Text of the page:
In this case, Snowflake is used as the target cloud data warehouse.  So, within a Calculator component, Snowflake REGEX functions were used to help with parsing the Project Hierarchy data from the Specifier data. Similar functions are available in Redshift and BigQuery as well, although the exact syntax will differ between cloud data warehouse platforms.  To keep the overall parsing logic simpler to understand and debug, the parsing logic was broken out into two steps.

The first step in parsing the Project Hierarchy data isolates the data for each level of the hierarchy, returning the Name and ID information for each level.

calculations screen

Example output at this stage:

example output screen

Shape Data

The next step in the Transformation Job is to “shape” the incoming data, which further parses the Project Hierarchy attributes and adds dimension attributes, such as deriving a hash for the specifier and the addition of a create timestamp field.

shape data screen

Apply Changes

Because this is a Type 0 SCD, there will only ever be inserts performed against this Dimension table. As such, we do not have to worry about accounting for race conditions in the job design. Therefore, applying the DML to the Dimension table can be done in the same Transformation job.  Because we are only interested in identifying data to be inserted, instead of using a Detect Changes component, a Left Join is used.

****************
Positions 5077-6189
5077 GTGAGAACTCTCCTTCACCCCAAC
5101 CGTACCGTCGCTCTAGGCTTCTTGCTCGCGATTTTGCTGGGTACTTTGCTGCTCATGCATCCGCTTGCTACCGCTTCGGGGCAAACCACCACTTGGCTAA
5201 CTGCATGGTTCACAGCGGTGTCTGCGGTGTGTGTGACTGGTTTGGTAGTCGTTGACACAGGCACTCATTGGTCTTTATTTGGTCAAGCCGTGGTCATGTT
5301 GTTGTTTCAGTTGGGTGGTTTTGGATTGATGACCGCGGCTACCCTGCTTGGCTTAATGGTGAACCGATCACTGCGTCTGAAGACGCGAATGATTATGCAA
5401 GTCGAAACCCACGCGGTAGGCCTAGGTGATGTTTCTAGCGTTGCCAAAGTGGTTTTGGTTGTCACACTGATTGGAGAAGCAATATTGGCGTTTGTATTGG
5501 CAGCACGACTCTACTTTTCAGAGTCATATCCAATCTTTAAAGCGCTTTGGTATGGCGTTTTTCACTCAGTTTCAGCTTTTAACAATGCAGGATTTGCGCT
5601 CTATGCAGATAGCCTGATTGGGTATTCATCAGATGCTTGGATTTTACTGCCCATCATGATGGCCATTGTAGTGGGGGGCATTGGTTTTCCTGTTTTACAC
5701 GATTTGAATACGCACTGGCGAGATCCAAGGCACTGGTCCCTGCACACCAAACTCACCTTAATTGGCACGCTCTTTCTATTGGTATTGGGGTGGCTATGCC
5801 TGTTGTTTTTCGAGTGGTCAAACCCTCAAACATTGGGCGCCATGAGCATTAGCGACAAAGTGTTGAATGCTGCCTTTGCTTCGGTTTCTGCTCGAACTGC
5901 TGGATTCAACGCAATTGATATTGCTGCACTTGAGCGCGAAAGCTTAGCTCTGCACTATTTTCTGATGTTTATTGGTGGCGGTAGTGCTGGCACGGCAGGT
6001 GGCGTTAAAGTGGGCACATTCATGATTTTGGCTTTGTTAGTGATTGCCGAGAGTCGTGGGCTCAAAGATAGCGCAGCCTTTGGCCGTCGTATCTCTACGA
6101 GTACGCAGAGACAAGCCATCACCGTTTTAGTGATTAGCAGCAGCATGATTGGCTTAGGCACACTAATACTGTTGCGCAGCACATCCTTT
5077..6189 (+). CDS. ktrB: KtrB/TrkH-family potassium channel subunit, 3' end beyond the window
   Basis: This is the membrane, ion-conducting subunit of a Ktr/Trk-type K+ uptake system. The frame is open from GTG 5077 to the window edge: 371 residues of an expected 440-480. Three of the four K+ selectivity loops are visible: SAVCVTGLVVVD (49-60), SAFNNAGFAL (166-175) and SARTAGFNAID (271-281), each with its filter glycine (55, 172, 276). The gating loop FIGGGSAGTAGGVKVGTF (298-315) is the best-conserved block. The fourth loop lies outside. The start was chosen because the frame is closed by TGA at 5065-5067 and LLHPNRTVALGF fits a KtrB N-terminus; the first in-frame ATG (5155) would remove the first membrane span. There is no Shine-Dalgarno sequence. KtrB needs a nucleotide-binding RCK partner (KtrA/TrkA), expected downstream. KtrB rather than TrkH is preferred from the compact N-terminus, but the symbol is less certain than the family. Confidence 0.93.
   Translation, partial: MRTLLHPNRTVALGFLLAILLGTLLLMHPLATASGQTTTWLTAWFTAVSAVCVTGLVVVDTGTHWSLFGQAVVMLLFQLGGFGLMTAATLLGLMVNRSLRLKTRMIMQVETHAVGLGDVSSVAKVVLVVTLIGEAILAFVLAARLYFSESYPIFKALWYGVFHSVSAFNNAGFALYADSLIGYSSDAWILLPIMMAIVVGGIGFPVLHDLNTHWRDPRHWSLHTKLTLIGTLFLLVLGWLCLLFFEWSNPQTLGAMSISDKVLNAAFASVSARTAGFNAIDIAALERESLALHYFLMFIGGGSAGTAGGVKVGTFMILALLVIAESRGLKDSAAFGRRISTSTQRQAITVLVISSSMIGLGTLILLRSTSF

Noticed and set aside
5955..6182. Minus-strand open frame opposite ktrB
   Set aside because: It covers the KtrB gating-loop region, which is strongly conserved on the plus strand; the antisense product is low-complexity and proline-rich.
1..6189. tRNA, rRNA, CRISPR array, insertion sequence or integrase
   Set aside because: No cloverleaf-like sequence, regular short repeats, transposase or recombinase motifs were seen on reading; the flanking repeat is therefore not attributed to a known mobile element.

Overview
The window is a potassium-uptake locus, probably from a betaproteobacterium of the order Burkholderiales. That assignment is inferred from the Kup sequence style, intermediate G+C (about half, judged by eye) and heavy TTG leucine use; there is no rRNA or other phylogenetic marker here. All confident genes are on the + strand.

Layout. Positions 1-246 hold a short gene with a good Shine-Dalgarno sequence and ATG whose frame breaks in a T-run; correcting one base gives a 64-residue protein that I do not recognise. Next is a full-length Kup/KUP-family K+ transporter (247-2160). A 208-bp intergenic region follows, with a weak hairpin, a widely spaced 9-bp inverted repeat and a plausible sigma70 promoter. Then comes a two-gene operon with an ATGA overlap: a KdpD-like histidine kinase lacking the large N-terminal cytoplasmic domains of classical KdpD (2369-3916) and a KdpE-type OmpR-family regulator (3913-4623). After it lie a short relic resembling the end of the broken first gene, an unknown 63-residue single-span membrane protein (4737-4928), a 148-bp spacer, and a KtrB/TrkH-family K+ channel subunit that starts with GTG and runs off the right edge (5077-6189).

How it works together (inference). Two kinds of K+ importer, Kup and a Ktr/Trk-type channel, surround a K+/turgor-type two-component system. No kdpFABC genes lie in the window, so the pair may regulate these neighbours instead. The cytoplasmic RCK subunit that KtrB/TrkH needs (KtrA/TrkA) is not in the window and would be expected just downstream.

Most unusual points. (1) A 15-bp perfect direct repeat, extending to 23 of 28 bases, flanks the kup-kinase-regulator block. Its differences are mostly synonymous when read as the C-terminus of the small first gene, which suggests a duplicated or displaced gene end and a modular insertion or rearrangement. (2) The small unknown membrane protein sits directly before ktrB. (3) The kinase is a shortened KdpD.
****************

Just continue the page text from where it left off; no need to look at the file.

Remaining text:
apply changes screen


SCD Type 0 – Audit Command Type Dimension (mtln_command_type_dm)

audit command type dimension screen

As can be seen when comparing the two Transformation Jobs, the design pattern for managing the Audit Command Type Dimension is almost identical with how the Audit Specifier Dimension is managed.  The only difference is the extra transformation logic in the Audit Specifier Dimension for parsing Project Hierarchy attributes.

Fact Table

fact table screen


Audit Log Event Fact (mtln_audit_log_fct)

Table Metadata

audit log event screen

High Water Mark

When fetching Audit Log data from the Matillion API v1, all Audit Log records from Matillion are staged.  While Matillion ETL does purge Audit Log history, there will typically be Audit Log events staged that have already been loaded into the Audit Log Event Fact table. To ensure these rows are not loaded into the Fact table again, we use a common High Water Mark design pattern.

The general idea is to identify a field in the Fact table that can be used as a “high water mark” for data in the table. In the case of Matillion Audit Log data, there is an “ID” which is unique per Audit Log Event and there is an Audit Timestamp that represents the date and time of the Audit Log Event. For the purpose of using one of these as the “high water mark”, we use the Audit Timestamp.  Since the Audit Timestamp is a Unix timestamp, we can treat it as a numeric value that is sequential in nature.